Smith’s success as a Bearkat garnered the attention of MLB scouts, culminating with a moment in June 2013 that he’ll never forget.
“I was at my house,” he recalled. “Those three days of the draft weren’t a good three days for me. I was projected to go higher than I went, so on that last day I was kind of depressed. I had stopped listening to it, but we were all at the house and my dad kept listening to it, and all of a sudden the Yankees called me.
“As soon as I got drafted, all the worries went away. I wasn't upset anymore, it was just about making it. I still remember it to this day. It was a dream come true for me.”
Getting drafted marked the start of a new journey for Smith, who spent the next several years working his way through the minor leagues.
It wasn’t easy — living on the road, in and out of hotels, with 10-plus-hour bus rides to games becoming the new normal. He recalls times they would pull up to the stadium at 4 a.m. and not even check into a hotel, they’d just start getting ready for the next game.
However, Smith looks back on these years fondly, noting that his time in the minor leagues was some of the most fun he’s had in baseball. When pressed to name a favorite stop in the minors, he points to a stint with the Single-A short season Staten Island Yankees.
“Right when I got drafted I went to the short season team in Staten Island, and that was my first experience in professional baseball. It was unbelievable,” Smith said. “The fans there were awesome, my teammates were awesome and the backdrop of the stadium is beautiful. You have the skyline in the background and can see the Statue of Liberty from centerfield.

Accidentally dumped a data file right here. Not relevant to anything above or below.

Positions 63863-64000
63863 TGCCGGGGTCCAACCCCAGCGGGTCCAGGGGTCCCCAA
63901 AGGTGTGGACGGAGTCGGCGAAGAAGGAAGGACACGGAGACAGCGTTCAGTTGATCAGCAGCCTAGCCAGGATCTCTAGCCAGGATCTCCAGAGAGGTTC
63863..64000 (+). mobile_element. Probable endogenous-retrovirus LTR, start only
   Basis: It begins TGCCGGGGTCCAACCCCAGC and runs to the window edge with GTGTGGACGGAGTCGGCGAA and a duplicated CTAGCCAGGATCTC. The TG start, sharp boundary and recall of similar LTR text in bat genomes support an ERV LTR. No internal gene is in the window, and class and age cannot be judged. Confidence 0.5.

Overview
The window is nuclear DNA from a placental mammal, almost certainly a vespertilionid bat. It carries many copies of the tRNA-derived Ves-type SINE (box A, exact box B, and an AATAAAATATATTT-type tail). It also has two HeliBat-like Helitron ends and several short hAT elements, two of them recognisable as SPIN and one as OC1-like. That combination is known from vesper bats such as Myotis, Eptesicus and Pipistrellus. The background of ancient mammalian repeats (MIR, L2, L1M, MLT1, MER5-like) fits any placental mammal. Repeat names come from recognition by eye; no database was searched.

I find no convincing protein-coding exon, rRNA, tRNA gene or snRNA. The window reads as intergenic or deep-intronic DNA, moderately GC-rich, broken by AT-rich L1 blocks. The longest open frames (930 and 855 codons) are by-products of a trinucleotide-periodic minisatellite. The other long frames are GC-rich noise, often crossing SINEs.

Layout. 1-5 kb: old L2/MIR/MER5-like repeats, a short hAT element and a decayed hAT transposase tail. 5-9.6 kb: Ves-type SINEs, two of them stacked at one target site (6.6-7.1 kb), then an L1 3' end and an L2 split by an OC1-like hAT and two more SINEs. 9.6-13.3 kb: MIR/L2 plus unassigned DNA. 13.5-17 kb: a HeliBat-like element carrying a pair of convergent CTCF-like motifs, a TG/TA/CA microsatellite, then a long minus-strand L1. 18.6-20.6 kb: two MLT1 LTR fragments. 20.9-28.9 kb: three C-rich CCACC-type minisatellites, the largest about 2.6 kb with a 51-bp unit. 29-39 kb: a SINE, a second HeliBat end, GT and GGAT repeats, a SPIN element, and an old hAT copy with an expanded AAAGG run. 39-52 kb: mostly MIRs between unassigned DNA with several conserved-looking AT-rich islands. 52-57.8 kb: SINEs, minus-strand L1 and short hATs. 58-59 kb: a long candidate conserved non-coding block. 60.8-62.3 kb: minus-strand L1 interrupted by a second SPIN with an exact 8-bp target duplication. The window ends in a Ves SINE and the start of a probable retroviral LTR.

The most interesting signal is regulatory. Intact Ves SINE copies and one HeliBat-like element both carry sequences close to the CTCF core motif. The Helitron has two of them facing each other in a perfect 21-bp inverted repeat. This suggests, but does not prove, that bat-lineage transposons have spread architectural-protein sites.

“It's just amazing. It's one of the best stadiums in minor league baseball, and I was fortunate for that to be our home field.”
Smith made his MLB debut with the Yankees on July 17, 2017, and would be used primarily out of the bullpen for the remainder of the season. Smith had his share of struggles during that year, admitting that it was difficult to “get in a rhythm and stay consistent when you’re pitching to the best hitters in the world every 10-12 days.”
An offseason trade to Miami marked a new opportunity for Smith, who when healthy, has been a regular fixture in the Marlins’ starting rotation for the past two seasons. After battling injuries — shoulder surgery cut his 2018 season short, while a hip issue disrupted a promising start to last year — Smith is excited for the chance to get back on the field at full strength.
“Once I got traded to the Marlins I knew I was going to have a real opportunity to establish myself, and I feel like that's what I've done so far,” he said. “There have been a few bumps in the road and I've faced some adversity, but I've come back strong and I'm happy with where I'm at.”
While Smith has developed as a player over the course of the past decade, he also notes that many of his tendencies on the mound remain the same.
His passion for competition has stayed constant as well.
“Just the competition,” Smith said when asked what he enjoys most about playing in the major leagues. “You're going up against the best baseball players in the world. You're facing Aaron Judge, Mike Trout, Bryce Harper, Christian Yelich, all those guys.
“When you get them out you're like, 'Man, I just got out one of the best hitters in baseball.' It's still crazy to me, and it's a lot of fun.”